Do you remember that teacher who agreed to stay after school with you to help you understand a difficult concept? Maybe you had a school counselor who encouraged you to live up to your potential in the face of home difficulties and kept his or her doors wide open? What about that coach or club leader in high school who always believed in you, even when you missed practices or meetings?

Most of us have someone who comes to mind when we reflect back on the turbulent high school days; someone who encouraged us to reach our potential and believed in us even when we didn’t.

The High School Dropout Crisis

Unfortunately, for the 30% of American students who drop out of school each year, those supportive figures can be few and far between. Sometimes, those positive, encouraging voices are too frequently drown out by other voicesthose that say “You’ll never amount to anything anyway,” “You just can’t afford to stay in school” and “These classes are too boring.”

The realities of life for many students can provide serious obstacles to high school graduation. Try telling a high school junior that studying for an algebra exam should be a priority when he or she spends nights just trying to put food on the table. For a sophomore with straight Fs, turning in a piece of homework might not make much of a difference in how he or she sees the future.

For the 1.3 million students who don’t graduate, the decision to ultimately drop out can be a complicated one with many causes. According to, the process is gradual. Some factors include low expectations from family and other adults, poor attendance and family responsibilities. Organizations like are working to change that.

How Is Helping

This organization helps give students who are at risk the support they need to graduate by offering resources and ideas to help others support those students. Helping is easier than you think! One resource in particular stood out to me as one of the easiest and most creative ways to help. Through their partner site Boost Nation you can send a quick “boost” in the form of a 140-character message or a quick video to a struggling high schooler.

Aside from sending an encouraging message, offers plenty of resources for helping in other ways, including information for:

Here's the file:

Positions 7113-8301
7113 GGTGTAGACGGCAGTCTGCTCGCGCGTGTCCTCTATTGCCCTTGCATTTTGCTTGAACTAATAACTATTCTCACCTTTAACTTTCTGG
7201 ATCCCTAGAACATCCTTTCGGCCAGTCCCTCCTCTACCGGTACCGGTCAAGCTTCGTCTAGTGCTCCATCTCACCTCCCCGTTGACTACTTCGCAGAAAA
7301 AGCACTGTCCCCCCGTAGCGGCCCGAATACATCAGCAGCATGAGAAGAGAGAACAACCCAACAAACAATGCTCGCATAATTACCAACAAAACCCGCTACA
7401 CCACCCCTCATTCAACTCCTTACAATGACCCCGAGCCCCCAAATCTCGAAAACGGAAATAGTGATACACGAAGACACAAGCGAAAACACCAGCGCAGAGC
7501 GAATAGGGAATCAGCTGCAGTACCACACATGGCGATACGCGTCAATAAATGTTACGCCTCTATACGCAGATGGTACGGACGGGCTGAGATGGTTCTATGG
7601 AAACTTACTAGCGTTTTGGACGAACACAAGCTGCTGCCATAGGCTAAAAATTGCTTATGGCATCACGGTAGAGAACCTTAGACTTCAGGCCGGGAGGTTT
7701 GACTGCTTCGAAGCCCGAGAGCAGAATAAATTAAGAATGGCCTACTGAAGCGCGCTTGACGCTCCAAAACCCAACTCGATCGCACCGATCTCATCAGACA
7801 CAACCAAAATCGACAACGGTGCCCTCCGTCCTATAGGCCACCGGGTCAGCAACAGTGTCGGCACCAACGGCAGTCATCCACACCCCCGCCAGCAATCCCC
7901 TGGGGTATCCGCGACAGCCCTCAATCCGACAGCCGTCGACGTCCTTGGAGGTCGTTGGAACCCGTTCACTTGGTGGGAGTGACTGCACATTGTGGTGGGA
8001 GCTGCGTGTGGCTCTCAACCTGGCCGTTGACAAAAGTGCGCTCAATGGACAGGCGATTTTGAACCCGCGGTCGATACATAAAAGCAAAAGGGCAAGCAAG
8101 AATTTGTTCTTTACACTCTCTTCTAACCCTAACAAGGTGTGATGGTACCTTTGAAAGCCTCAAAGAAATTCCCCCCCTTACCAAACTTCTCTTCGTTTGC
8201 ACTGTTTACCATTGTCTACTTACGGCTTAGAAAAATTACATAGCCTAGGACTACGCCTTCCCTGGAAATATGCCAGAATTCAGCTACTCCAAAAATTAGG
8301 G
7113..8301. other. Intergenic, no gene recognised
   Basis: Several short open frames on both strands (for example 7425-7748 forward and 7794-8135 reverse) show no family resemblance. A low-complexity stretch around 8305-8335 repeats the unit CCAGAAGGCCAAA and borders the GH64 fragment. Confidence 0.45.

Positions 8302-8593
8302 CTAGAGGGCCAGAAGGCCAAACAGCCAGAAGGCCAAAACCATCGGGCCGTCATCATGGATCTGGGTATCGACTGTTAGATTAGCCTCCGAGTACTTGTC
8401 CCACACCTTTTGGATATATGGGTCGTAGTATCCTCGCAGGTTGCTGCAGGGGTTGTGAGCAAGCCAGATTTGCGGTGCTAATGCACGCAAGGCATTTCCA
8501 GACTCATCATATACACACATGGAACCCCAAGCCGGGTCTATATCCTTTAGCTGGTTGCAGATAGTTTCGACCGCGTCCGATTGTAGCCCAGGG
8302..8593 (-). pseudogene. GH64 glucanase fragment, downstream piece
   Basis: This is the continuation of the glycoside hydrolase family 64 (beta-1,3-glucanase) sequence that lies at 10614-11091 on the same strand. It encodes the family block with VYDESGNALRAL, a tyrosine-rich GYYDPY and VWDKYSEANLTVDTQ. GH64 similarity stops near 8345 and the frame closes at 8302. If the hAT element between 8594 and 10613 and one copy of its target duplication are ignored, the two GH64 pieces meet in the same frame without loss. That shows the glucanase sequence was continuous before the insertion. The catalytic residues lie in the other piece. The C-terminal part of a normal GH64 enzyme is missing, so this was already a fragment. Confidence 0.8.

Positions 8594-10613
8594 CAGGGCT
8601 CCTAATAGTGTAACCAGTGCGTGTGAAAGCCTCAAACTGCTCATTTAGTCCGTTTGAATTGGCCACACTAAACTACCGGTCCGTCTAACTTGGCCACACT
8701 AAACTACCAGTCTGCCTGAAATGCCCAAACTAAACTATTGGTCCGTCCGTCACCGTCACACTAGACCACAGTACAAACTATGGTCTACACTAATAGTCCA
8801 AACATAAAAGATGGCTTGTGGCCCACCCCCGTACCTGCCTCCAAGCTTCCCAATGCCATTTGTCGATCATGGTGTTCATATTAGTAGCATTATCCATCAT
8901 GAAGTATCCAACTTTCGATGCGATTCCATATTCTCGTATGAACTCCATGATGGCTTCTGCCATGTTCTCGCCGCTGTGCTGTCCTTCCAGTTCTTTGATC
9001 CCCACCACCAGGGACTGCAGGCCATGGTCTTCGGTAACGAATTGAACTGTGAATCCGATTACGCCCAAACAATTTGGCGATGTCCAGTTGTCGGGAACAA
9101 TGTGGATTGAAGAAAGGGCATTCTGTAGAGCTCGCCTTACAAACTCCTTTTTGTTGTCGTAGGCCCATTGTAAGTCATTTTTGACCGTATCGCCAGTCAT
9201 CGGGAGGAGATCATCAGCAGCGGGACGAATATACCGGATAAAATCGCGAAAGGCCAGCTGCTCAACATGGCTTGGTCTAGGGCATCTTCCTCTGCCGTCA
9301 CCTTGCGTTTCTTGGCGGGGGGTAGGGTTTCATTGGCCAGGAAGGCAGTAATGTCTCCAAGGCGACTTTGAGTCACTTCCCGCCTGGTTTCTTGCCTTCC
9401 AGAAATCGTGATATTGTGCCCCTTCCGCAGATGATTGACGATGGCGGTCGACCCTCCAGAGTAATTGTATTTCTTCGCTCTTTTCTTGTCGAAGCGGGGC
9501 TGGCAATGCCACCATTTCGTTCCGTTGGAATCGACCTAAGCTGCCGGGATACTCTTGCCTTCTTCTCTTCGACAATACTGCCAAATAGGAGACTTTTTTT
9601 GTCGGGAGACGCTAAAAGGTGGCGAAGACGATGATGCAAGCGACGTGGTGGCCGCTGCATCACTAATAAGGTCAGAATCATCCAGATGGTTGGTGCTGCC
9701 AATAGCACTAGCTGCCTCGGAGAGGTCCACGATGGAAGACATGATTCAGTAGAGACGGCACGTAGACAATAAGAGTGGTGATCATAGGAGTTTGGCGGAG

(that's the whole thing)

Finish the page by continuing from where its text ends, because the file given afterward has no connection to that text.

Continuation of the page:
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Know the Facts and Warning Signs

In closing, I leave you with this U.S. dropout statistics infographic and a list of warning signs for at-risk students. Getting involved might alter a student’s future; if you see these in a student, friend or child, speak up and consult the site for ways to support these at-risk students:

  • They don’t feel challenged in school.
  • They don’t feel high educational expectations from either their family or school.
  • They believe their parents are too controlling and they want to rebel.
  • They have trouble with schoolwork or feel like they are not as smart as other students.
  • They have drug, alcohol or mental health problems.
  • They regularly miss school or are frequently tardy.
  • They struggle with problems at home, including physical or verbal abuse.
  • They feel like they don’t fit in or have friends at school.
  • Their peers or siblings have dropped out of school.
  • They have poor learning conditions at school—such as overcrowding, high levels of violence and excessive absenteeism.


Make sure to visit the website to learn more about the issues and what you can do to help change an at-risk student’s future.


2 thoughts on “Spotlight:

  1. Thank you for sharing our infographic. The stats on high school dropouts are pretty upsetting. It looks like will be able to make some great strides in helping at-risk students.

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